- Patient / their care-givers should always be kept in loop at each and every medical step: investigation, diagnosis or treatment.
- Don’t make the patient feel that the doctor is in a big hurry and that patient is wasting his time, rather devise a strategy to over-come the problems of time constraints suffered (by physicians) probably by having more supportive staff specializing in counseling.
- Avoid inculcating fear in patient or make them feel that they are somehow responsible for their state (to which patients respond by putting the blame on doctors).
- Patient satisfaction comes from being heard and being understood.
- In case of complications/death a senior doctor should talk to patients/relatives which gives them assurance that best treatment is being/was given to the patient.
- Doctor–patient communication is a two-way street. While it is the patient’s right to get accurate medical information, it is their responsibility as well. The way doctors can facilitate this process is by prescribing information: i.e. by providing patients with educational handouts, putting up their own websites, or referring them to health libraries. This way the patients will know more about their conditions and available options and also obtain realistic expectations of what their doctor can do for them. At the same time it is the patients / attendants responsibility to give accurate information to the health-care providers and not hide inconvenient facts from them. There should be no use of either hyperbole or at the same time under-statement. As far as possible exact situation must be communicated.
- Incorporating discussion on philosophy of medicine, ethics and empathy training in medical curriculum. Medical philosophy needs to be reoriented towards changed structure and accompanying perceptions of society. Classic parental doctor–patient relationship no longer works, now it has to be a participatory approach. It has to be effectively communicated that doctors can’t perform miracles, indeed they can modify disease process but they cannot prevent eventual mortality. At best they can help patients to adjust with disease its morbidity and mortality. Likewise, the importance of teaching empathy to budding doctors cannot be over-stressed. Studies reveal that good empathy training could lead to good doctors. It is particularly important to show empathy for suffering and sympathy in financial dealings. The patient should be treated as a fellow human and not some abstract problem or worse made fun of or treated with ridicule.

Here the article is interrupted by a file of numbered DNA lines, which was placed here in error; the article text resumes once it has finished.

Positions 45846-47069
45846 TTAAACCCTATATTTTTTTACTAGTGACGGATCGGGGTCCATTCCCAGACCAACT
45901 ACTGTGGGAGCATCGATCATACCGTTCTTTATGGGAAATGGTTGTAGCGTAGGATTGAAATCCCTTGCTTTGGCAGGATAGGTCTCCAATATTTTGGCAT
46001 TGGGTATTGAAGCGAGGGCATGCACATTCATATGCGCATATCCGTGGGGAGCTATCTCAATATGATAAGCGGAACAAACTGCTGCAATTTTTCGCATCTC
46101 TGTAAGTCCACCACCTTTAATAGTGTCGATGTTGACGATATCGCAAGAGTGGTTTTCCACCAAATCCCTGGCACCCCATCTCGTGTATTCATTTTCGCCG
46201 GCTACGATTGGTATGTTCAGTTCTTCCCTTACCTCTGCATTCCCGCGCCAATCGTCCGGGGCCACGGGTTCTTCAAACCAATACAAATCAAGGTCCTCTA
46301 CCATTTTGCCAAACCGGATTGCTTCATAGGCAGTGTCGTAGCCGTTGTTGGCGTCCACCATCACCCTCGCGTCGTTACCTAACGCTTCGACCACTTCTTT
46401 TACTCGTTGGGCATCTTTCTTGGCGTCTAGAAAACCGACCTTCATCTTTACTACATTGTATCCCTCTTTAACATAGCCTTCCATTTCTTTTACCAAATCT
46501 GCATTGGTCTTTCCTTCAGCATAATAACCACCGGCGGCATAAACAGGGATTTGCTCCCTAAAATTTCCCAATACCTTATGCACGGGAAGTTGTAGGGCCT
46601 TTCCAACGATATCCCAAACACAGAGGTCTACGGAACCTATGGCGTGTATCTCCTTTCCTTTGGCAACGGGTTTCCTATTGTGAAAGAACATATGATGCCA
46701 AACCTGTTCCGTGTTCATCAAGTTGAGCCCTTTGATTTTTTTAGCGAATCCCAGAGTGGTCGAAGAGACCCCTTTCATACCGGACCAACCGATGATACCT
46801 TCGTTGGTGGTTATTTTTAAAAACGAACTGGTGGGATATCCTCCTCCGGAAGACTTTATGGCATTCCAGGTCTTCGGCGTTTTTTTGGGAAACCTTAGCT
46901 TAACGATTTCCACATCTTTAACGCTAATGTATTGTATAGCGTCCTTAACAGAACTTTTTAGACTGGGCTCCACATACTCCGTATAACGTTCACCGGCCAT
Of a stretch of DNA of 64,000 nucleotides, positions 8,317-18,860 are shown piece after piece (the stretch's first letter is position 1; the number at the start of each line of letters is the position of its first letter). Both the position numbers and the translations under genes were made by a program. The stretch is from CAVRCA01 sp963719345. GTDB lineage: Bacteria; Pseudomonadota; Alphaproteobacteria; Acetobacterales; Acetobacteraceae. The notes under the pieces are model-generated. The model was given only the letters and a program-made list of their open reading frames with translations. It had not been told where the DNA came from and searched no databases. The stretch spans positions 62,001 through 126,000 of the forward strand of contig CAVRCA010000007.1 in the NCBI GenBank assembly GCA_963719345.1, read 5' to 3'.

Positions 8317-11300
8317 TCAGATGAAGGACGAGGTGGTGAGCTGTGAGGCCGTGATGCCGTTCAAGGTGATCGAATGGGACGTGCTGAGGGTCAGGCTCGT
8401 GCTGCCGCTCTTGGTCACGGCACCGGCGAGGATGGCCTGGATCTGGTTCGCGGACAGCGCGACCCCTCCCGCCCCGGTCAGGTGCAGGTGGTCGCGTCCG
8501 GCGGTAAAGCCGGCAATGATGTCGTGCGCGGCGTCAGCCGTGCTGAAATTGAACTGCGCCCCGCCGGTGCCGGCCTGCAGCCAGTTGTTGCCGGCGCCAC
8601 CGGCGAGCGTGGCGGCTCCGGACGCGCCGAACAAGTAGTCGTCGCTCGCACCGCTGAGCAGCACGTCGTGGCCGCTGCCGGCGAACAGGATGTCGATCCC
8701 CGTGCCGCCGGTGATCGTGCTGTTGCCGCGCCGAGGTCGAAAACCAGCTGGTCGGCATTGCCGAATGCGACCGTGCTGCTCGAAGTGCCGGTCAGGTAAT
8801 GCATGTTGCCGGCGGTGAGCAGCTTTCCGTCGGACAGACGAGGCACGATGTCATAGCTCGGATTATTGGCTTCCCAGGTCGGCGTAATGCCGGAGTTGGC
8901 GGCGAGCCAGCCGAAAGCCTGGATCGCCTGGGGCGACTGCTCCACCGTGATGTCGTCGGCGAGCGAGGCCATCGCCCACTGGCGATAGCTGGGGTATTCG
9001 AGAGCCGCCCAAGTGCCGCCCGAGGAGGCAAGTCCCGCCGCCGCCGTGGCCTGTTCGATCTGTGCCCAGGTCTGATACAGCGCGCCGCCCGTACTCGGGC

- Proper and written consent in word and spirit in the patients’ own dialect and language with witnesses must be obtained before undertaking major investigations or treatments especially of interventional nature. The consent should delve upon the purpose of investigation/intervention, its possible outcome, clearly detailing commonly occurring life-threatening/non-life-threatening complications, the available alternatives, advantages/ disadvantages of each one of them. In case the patient refuses, the consequences of refusal must be discussed and mentioned explicitly in the consent form. While performing an intervention only those procedures be done for which consent has been obtained unless it is life-saving.
- Second opinion should be given very carefully, with careful choice of words. At the same time patient may be encouraged to seek a second opinion as a strategy to build confidence. If second opinion is different from your own opinion, the reasons for difference must be discussed and the final choice strictly left to the patients / care-givers.
- Effective management strategy should be put in place: a damage control plan, when violence against heath staff seems imminent (not to react tit for tat – anger for anger) and address patient grievances.
- Give a sense of security to the patient and relatives: a sense that everything is going as per plan. In other words, they should try not to frequently change the treatment plan as well as the cost. The cost of managing complications should as far as possible be incorporated in the initial costing.
- It is important never to over-reach in attempts to treat a patient. One should realize the limits of what medicine can do as well as limit of available infrastructure and most importantly of self. Never do any procedure beyond the scope of one’s training and facilities. The dictum “do no harm” holds true for entire medical specialty.
- Proper documentation is the key to all successful modern medical practice. Accurate and proper documentation may not directly prevent violence but after violence records may be seized by police. Unfortunately, in very sick patients the focus is entirely on saving life and documents are not in order but it is always important to keep this in mind, even keep photocopies of important documents because they might be lost in the chaos of ensuing violence. It may be a good idea to employ a staff or at least delegate the work of record keeping to one of the medical staff, so that this aspect is not overlooked.
- Certain safety habits can be suggested;
- Play a close attention to surroundings when you come out of office; avoid looking at your phone as you walk in hospital area.
- Pay close attention to the cars parked around when coming and leaving the hospital premises
- Lock the car door immediately after entering.
Preventive Tips for the Hospital Administrators
- Strengthening theSecurity.
- Security personnel (preferably army background) should be posted at the entrance of every hospital, ICU and operation theaters and should not let anyone through without checking for appropriate identification.